Hannahs description in the book of the moment when her “community” discovered the “safe” home where she had fled after becoming an apostate is terrifying. A mob with her father at its head pounded and hammered at the door as she cowered upstairs hoping she could not be seen or heard. She heard her father shout through the letter box: “Filthy traitor! Betrayer of your faith! Cursed traitor! We’re going to rip your throat out! We’ll burn you alive!”

 

(Via Betsy’s Page.)

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1. Who or What Defines Reformed?

2. Calvinism Old and New

3. For Those Just Tuning In: What is the Federal Vision?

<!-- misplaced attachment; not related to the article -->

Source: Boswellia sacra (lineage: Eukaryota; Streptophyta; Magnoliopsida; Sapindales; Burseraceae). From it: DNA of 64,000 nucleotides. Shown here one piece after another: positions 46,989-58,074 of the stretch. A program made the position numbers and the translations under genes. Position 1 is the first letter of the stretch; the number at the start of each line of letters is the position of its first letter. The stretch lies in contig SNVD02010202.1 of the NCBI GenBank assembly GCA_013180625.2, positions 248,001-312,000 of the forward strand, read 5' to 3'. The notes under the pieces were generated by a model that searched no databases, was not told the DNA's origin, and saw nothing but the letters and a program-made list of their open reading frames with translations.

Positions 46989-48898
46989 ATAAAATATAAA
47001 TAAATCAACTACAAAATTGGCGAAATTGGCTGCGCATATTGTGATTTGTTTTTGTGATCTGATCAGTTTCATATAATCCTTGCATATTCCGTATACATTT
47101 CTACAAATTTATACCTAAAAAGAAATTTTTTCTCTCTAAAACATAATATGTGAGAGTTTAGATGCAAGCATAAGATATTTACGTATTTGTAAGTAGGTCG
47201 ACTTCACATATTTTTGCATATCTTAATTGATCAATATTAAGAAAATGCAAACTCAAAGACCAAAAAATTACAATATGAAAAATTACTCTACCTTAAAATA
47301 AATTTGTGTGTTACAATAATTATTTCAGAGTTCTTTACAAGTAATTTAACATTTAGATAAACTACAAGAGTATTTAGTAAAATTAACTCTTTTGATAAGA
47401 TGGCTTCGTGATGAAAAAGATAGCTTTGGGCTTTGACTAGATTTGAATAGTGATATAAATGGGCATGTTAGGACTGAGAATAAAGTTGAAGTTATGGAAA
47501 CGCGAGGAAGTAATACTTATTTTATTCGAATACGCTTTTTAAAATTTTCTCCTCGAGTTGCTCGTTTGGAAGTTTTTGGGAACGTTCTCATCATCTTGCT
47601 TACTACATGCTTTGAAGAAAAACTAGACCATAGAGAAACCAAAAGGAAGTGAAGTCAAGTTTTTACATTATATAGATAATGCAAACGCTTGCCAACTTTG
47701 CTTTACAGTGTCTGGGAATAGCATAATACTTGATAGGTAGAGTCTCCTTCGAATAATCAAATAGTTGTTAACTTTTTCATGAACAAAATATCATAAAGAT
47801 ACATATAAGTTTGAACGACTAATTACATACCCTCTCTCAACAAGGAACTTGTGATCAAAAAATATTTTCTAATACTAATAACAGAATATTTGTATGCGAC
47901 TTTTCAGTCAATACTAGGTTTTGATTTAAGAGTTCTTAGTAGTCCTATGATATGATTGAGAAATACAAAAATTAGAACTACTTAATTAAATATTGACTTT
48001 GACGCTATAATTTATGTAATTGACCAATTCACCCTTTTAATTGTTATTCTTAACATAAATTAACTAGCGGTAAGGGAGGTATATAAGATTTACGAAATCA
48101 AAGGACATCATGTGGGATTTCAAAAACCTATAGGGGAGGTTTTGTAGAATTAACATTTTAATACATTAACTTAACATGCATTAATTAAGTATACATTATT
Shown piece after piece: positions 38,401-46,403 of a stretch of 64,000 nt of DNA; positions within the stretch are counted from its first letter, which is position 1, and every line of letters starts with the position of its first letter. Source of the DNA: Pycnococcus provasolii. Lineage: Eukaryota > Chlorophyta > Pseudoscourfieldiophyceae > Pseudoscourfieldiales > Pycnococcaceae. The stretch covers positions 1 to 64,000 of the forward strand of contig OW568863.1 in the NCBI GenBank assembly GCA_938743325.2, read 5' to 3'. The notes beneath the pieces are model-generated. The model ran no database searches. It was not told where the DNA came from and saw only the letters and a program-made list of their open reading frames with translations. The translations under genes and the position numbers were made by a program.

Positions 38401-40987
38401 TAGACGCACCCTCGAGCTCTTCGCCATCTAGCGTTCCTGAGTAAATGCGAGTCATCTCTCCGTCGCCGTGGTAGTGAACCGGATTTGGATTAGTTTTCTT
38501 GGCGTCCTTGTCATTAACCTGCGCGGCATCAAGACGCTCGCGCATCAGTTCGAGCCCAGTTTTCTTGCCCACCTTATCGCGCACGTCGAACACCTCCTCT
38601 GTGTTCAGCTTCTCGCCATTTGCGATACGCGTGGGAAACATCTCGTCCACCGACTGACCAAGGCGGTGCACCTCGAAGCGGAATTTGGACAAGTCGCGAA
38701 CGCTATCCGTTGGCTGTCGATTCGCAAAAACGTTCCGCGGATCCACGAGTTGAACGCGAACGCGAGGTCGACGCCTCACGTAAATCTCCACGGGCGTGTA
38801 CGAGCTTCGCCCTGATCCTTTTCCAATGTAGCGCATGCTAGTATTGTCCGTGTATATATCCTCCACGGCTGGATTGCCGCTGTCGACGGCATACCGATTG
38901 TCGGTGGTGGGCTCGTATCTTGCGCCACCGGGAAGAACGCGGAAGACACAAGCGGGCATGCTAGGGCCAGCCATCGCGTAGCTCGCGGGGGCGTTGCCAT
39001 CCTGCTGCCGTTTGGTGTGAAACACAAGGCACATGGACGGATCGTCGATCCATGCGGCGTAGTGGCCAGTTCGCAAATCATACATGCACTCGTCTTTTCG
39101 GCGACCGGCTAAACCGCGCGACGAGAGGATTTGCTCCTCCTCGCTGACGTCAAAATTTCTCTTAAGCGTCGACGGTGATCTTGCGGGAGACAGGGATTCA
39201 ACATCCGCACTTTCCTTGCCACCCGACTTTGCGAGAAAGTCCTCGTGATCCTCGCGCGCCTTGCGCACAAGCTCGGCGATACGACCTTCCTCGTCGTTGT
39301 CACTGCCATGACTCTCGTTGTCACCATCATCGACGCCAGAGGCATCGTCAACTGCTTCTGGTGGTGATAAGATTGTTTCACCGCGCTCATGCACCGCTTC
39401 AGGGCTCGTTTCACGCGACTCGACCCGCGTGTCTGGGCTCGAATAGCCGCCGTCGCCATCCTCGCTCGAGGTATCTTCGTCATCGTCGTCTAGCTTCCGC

4. A Word to Students in the Midst of Controversy

5. Thinking About the Confederation of Reformed Evangelicals?

6. Covenant Theology is Not Replacement Theology

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He Hideth My Soul

Fanny J. Crosby, 1820–1915

The blind American poet, Fanny Jane Crosby, did not begin writing gospel texts until she was in her mid-forties. But from then on, inspiring words seemed to flow constantly from her heart, and she became “the happiest creature in all the land.” Friends stopped in frequently to see her with requests for new texts for special occasions.

One day Fanny was visited by William Kirkpatrick, a talented gospel musician who had just composed a new melody that he felt needed suitable words to become a singable hymn. As William sat at the piano and played the tune for Fanny, her face lit up. She knelt in prayer, as was always her custom, and soon the lines to this hymn began to flow freely from her heart.